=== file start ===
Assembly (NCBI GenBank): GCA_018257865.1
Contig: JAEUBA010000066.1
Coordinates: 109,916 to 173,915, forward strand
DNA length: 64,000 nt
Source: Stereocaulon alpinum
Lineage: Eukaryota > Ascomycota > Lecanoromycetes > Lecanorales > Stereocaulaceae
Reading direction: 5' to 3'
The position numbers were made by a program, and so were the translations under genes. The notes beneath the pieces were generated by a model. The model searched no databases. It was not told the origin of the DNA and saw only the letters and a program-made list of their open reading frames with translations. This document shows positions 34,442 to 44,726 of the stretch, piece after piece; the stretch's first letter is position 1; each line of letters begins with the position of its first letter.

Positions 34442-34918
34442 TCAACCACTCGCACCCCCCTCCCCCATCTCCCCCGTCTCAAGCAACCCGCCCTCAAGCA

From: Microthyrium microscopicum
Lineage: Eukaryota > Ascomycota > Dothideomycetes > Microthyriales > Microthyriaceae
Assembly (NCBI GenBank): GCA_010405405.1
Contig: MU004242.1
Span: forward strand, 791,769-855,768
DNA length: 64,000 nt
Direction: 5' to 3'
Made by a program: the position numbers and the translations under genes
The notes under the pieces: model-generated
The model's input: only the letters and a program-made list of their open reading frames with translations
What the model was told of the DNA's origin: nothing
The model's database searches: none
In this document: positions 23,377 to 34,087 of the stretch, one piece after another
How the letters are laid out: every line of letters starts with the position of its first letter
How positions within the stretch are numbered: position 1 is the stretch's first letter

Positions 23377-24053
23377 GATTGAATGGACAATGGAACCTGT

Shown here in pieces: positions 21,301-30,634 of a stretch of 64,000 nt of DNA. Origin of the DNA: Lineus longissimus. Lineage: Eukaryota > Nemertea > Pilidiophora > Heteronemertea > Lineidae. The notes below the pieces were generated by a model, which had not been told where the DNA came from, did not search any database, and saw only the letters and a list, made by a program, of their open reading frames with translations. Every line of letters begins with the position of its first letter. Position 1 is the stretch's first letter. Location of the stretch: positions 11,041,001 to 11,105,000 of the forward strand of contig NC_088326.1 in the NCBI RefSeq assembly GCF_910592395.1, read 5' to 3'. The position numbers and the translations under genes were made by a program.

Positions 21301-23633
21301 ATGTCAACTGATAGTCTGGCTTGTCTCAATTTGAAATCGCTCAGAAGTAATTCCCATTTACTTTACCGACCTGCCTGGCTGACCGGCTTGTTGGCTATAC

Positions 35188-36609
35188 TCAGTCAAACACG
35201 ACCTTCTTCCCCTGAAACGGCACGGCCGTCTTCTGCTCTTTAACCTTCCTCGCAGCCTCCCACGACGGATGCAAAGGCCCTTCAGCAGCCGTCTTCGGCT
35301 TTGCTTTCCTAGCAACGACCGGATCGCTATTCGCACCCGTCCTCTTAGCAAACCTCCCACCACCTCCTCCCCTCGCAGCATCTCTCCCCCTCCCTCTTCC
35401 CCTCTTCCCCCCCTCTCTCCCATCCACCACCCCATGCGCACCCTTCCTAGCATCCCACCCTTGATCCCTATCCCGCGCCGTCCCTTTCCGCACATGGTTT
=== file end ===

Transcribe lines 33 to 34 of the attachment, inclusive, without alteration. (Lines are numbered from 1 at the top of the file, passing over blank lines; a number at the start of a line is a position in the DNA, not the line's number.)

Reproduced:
35201 ACCTTCTTCCCCTGAAACGGCACGGCCGTCTTCTGCTCTTTAACCTTCCTCGCAGCCTCCCACGACGGATGCAAAGGCCCTTCAGCAGCCGTCTTCGGCT
35301 TTGCTTTCCTAGCAACGACCGGATCGCTATTCGCACCCGTCCTCTTAGCAAACCTCCCACCACCTCCTCCCCTCGCAGCATCTCTCCCCCTCCCTCTTCC